I officially became a member of the WPA upon the assassination of Dr Rodney. I felt the impact of his death at a very personal level. Dr Roopnaraine showed great interest in my various skills, and I became the head of the Political, Educational and Cultural Action Unit of the party. We began to establish party cells in various parts of the country. Many classes were held on different topics, allowing the senior party leaders to share their experiences with the young cadres.
Mr Kissoon would certainly not know of me, given the dates that he revealed in his letter. The irony is that while I was in the thick of the battle during the Civil Rebellion, he was nowhere to be found, missing in action. I feel a sense of embarrassment for Mr Kissoon, given his total misconception as to who Rohit Kanhai was and is, given his response to me. Mr Kissoon, being a university lecturer who has graded many papers, should have recognized that my ‘paper’ merited a closer look, given the enormity of some of the claims. At least I flattered myself to think that I had to write carefully when engaging this intellectual giant, and convinced myself that I had done so, despite some trepidation. At the very least, he could have consulted Dr David Hinds, with whom he shares a close relationship and praises highly in his response to me.
Mr Kissoon’s thunderbolt, “I say in anger, who the hell is Kanhai to dispute a statement that came from perhaps the second or third person in charge of WPA activities after Walter Rodney?” is worthy of merit, to say the least. In all fairness to Mr Kissoon, I must inform him that I vetted my article with one of the persons whom he claimed was among the three most honest leaders of the WPA. I did so, precisely because of the nature of my claim.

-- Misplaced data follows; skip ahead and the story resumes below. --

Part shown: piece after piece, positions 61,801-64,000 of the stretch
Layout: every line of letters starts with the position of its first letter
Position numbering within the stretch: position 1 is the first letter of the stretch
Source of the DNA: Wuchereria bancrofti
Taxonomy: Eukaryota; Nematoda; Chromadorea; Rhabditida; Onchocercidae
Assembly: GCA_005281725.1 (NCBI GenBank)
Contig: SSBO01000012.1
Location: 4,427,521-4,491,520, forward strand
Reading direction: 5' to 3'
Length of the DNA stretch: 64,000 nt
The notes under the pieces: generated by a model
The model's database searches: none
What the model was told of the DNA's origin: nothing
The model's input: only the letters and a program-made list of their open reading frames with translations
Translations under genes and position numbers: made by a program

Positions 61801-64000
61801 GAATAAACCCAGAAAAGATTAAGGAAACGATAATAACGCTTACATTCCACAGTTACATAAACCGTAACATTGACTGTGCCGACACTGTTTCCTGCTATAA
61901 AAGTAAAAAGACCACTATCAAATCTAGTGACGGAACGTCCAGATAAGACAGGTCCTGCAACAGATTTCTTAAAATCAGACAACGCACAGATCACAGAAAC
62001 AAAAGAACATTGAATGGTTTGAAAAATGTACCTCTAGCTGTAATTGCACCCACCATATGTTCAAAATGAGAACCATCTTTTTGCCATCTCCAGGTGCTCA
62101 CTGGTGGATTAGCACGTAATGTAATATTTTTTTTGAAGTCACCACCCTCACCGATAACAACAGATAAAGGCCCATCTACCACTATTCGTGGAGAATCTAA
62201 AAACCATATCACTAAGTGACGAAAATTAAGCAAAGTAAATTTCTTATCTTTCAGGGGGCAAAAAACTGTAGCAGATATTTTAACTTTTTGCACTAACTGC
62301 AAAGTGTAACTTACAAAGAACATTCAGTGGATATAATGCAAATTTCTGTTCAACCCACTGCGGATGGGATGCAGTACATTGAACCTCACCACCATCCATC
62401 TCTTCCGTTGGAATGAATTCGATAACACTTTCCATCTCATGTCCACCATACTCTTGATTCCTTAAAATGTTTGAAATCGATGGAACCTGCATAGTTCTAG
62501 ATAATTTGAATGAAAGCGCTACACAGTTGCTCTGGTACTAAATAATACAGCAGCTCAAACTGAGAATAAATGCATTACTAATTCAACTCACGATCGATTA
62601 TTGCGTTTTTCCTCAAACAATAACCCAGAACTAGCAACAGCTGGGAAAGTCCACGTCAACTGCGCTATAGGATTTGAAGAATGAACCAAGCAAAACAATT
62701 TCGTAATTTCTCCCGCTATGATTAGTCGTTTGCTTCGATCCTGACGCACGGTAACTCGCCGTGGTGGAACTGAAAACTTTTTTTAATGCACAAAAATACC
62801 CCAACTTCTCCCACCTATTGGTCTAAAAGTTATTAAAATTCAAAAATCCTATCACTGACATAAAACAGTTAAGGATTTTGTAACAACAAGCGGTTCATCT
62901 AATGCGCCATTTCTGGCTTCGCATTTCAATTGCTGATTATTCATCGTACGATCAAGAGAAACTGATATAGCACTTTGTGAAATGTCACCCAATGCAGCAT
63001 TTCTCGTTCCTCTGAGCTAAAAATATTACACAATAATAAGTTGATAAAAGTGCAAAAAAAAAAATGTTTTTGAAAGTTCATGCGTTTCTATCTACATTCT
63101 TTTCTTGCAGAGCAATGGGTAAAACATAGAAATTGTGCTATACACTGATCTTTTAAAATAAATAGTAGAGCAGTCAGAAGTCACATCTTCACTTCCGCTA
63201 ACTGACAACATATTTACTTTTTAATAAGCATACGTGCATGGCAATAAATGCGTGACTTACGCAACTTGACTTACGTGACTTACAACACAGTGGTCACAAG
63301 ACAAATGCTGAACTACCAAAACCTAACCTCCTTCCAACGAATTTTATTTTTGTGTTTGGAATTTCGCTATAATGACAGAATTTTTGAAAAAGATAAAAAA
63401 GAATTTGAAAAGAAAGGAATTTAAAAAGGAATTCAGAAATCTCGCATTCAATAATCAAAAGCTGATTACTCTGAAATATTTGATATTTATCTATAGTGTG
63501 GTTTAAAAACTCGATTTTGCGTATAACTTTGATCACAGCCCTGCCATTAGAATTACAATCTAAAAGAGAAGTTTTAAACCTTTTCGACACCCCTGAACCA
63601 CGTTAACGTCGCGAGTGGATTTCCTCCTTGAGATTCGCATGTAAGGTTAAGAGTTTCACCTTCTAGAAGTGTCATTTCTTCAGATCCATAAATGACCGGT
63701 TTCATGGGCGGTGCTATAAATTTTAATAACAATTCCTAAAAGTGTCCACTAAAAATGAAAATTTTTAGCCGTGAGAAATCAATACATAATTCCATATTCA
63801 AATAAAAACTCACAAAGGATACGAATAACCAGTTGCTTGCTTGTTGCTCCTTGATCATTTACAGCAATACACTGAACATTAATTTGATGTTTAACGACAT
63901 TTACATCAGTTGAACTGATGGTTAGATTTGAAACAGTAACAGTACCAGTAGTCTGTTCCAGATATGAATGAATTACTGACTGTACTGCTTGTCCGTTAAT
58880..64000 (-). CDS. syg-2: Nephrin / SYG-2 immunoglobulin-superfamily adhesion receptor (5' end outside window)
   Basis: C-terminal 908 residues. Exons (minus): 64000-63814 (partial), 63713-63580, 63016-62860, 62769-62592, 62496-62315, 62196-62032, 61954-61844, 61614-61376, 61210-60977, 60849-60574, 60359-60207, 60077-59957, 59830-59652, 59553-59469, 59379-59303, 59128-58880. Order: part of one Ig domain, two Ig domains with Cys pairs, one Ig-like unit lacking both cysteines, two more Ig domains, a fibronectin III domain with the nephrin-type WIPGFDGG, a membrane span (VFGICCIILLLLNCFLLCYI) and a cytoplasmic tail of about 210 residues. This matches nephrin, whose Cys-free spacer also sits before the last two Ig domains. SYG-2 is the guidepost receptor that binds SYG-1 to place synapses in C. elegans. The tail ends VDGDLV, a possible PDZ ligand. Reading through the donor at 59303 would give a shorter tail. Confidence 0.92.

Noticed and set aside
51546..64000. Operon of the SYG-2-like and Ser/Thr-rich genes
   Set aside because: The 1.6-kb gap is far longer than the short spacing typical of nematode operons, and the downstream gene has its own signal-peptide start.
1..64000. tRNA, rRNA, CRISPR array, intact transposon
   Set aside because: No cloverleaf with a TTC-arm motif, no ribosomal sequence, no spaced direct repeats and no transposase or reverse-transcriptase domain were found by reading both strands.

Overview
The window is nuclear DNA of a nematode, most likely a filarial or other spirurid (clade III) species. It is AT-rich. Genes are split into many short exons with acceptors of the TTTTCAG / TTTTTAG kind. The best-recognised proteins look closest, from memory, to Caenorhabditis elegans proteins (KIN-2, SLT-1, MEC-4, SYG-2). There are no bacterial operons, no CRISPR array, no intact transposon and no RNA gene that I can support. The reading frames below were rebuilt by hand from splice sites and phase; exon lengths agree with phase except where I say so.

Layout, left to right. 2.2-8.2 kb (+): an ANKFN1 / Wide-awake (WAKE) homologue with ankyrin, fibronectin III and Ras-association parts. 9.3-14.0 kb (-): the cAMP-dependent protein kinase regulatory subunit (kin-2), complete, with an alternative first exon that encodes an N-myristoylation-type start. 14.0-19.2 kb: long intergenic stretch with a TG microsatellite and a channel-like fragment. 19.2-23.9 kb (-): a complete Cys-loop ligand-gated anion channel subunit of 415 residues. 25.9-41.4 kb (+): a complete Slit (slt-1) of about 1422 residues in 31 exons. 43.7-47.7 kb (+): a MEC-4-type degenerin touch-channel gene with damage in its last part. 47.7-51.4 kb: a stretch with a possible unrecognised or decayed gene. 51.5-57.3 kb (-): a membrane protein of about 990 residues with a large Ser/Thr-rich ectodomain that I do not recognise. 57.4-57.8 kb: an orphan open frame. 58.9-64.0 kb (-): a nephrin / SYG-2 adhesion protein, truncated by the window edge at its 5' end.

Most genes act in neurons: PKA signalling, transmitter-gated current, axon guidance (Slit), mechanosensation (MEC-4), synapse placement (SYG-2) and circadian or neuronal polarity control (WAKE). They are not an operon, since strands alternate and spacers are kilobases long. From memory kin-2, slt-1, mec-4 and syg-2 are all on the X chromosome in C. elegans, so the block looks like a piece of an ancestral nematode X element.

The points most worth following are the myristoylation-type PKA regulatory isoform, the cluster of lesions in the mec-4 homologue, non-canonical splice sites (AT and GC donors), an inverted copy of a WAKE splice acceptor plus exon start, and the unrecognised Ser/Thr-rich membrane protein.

Mr Kissoon’s second point regarding Dr Roopnaraine’s “deep, analytical mind” has a disclaimer that “he never wrote on Roopnaraine’s political life.” How does the mind/body relationship manifest itself in the body politic of Guyana? He writes that “Kanhai proclaims himself to be the embodiment of Marxism.” I am unaware of any such proclamation on my part, since Marxism covers one hundred and fifty years of active scholarship and has no fixed meaning, if not placed in context. I may remind him of Marx’s famous declaration that he (Marx) was not a Marxist, given the many persons who spoke in the name of Marx and misrepresented what he was saying. Furthermore, in Marx’s Theses on Feuerbach, Marx laid the foundation stone of his philosophy, stating, “the philosophers have only interpreted the world in different ways; the point however, is to change it.” Marx used the word “praxis” to link theory and practice. Mr Kissoon separates these two activities into parallel universes.
Mr Kissoon praises Dr Roopnaraine’s “deep, analytical thinking,” and divorced it from his political activism, treating Dr Roopnaraine as “a brain in a vat.” He reveals an extremely deep-rooted contempt for Dr Roopnaraine and the WPA. What “honesty” is he ascribing to the three persons he claims are the paragons of honesty? How are they the leaders of the WPA and bear no responsibility for the current WPA, which Mr Kissoon describes as embracing “political values that are reactionary, ethnocentric, politically depraved and downright backward.”
He then argues that he was referring to a particular statement made in 2013 about a specific topic, one that was taken out of context and brought into the debate regarding the dismissal of Dr Hinds from the Chronicle. Why did he raise this particular matter at this particular time when the debate was about Dr Hinds and Mr Lincoln Lewis?
It appears that Mr Kissoon’s agenda was not simply “a stroll down memory lane” but an attempt to muddy the current waters.